J’ai commencé à souffrir d’être laid vers treize ans. Pendant longtemps, j’ai envié ces beaux gars qui séduisent au premier degré, juste en apparaissant.
    Moi je plais aussi à certaines femmes, mais quand elles sont déjà un peu intelligentes, ce qui limite le nombre…
    Ou bien à des… torturées et cela c’est une autre paire de manches.
    I started suffering from being ugly around the time I turned thirteen. For a long time, I envied those beautiful guys who seduced at the first approach, just by making their entrance.
    I also find certain women liking me, but that happens when they are already somewhat intelligent, which limits their number…
    Or when they are… tortured and that it is another can of worms.
    C’est peut-être pourquoi je m’entendais bien avec mon ex-patronne, Michèle Arnaud, qui n’est pas exactement Greta Garbo. Elle me comprenait quand j’avais le cafard.
    Mais elle c’est un autre cas. Une femme, même laide, se débrouille toujours pour tirer parti de ce qui cloche…
    It is perhaps why I got along well with my former boss, Michele Arnaud, who is not exactly Greta Garbo. She understood me when I was feeling down.
    But she is a different case. A woman, even ugly, always manages to take advantage of failings…
    ― www.gainsbourg.org     ― translated by MZ
It was as if his encounter with female power left Gainsbourg committed to high-handed boredom and sexual resentment in their capacity as presumptive deterrents of amorous suffering. “Aimer les femmes en haïssant la femme : c’est moi.” Loving women while hating Woman is a heterosexual strategy guaranteed to resonate with female insecurities. It paid off handsomely for Gainsbourg, as reflected in his roster of conquests, including Brigitte Bardot, Catherine Deneuve, Jane Birkin, Isabelle Adjani, and Bambou. Its fruits are seen and heard enduring after four decades.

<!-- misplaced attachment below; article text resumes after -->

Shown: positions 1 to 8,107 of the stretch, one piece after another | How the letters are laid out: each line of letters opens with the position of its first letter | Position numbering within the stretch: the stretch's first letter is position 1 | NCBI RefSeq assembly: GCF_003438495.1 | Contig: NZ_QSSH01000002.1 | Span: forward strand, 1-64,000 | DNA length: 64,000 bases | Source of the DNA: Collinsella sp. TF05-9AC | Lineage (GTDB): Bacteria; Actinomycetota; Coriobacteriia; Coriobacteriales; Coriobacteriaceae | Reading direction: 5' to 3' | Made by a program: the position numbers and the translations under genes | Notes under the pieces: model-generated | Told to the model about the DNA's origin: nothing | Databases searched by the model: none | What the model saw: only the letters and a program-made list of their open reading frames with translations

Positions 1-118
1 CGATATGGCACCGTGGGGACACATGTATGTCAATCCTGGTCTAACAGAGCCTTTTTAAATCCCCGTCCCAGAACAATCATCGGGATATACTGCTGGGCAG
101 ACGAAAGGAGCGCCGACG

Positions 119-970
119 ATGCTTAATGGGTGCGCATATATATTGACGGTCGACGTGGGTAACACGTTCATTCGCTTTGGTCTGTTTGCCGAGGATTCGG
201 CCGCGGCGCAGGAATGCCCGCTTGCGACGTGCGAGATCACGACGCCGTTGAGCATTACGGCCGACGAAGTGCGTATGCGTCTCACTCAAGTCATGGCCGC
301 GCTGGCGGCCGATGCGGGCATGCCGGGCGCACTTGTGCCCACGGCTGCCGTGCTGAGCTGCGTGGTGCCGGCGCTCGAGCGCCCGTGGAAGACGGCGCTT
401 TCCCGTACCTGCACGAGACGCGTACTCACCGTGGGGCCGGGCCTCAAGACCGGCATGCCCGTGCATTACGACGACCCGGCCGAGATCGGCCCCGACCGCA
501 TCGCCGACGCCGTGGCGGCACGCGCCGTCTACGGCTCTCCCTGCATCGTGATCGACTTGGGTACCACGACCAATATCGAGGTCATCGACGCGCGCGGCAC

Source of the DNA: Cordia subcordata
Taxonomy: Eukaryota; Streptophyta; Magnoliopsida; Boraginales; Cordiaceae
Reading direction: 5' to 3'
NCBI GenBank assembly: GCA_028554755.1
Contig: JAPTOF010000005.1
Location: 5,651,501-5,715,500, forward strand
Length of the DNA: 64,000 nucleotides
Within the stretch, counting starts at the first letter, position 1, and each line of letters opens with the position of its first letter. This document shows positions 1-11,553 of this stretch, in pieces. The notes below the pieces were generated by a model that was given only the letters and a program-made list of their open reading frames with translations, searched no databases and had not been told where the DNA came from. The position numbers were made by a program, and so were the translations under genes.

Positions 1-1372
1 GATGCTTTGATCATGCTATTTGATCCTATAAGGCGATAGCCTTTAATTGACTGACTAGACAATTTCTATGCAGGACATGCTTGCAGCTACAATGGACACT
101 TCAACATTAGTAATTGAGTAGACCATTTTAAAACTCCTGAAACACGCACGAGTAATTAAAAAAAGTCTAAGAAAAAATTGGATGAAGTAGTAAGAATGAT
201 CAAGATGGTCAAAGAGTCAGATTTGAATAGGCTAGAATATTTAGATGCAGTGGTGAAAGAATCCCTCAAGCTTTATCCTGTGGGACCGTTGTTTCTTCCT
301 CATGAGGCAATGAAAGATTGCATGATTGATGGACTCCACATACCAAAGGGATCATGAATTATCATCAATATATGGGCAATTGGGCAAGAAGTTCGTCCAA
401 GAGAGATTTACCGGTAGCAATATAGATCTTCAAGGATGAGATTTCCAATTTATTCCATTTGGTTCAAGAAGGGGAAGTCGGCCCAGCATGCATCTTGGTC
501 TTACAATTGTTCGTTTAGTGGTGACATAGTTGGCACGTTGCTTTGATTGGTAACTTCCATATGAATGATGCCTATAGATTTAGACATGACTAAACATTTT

Si j’avais à choisir entre une dernière femme et une dernière cigarette, je choisirais la cigarette : on la jette plus facilement !     If I had to choose between a last woman and a last cigarette, I would choose the cigarette: it is easier to throw away!
    Les femmes, au fond et au fion, adorent les misogynes.     The women, at bottom and up there, adore the misogynists.
    Prendre les femmes pour ce qu’elles ne sont pas et les laisser pour ce qu’elles sont.     To take women for what they are not and to leave them for what they are.
    Caresses et coups de poing dans la gueule sont les pleins et les déliés de l’amour.     Caresses and punches in the mouth are the downstrokes and the upstrokes of love.
    C’est une affaire sérieuse que l’amour.
    L’amour, comme les lettres qui ont du corps, se fait avec des pleins et des déliés. Il implique les caresses et les coups. La langue et la cravache.
    On frappe, l’on vous résiste, on se fait griffer.
    Je crois personnellement qu’il faut soumettre ou se soumettre.
    Love is a serious business.
    Love, as letters embodied in calligraphy, is done with downstrokes and upstrokes. It involves caresses and blows. The tongue and the riding crop.
    One strikes, one resists you, one gets clawed.
    I personally believe that one must subject or be subjected.
    La beauté est la seule vengeance des femmes.     Beauty is the only revenge of women.
    Je ne me casse pas, parce que se sont les femmes que je casse.     I never wear down thanks to the women whom I wear out.
    Il y a deux sortes d’hommes : les gigolos et les souteneurs.
    Il y a deux sortes de femmes : les putains et les putains.
    There are two kinds of men: ponces and pimps.
    There are two kinds of women: whores and whores.
    Les femmes ? Les petites, je les saute, les grandes, je les grimpe.     Women? The small ones, I jump their bones, the tall ones, I climb.
    L’amour ne vaudra jamais mieux que le court temps que l’on passera à le faire.     Love will never be worth more than the brief time one spends making it.
    ― Serge Gainsbourg, born Lucien Ginzburg (2 April 1928 – 2 March 1991), www.gainsbourg.org     ― translated by MZ
Tags: french, jews, sex, vanity

  • Post a new comment


    Anonymous comments are disabled in this journal

    default userpic

    Your reply will be screened

    Your IP address will be recorded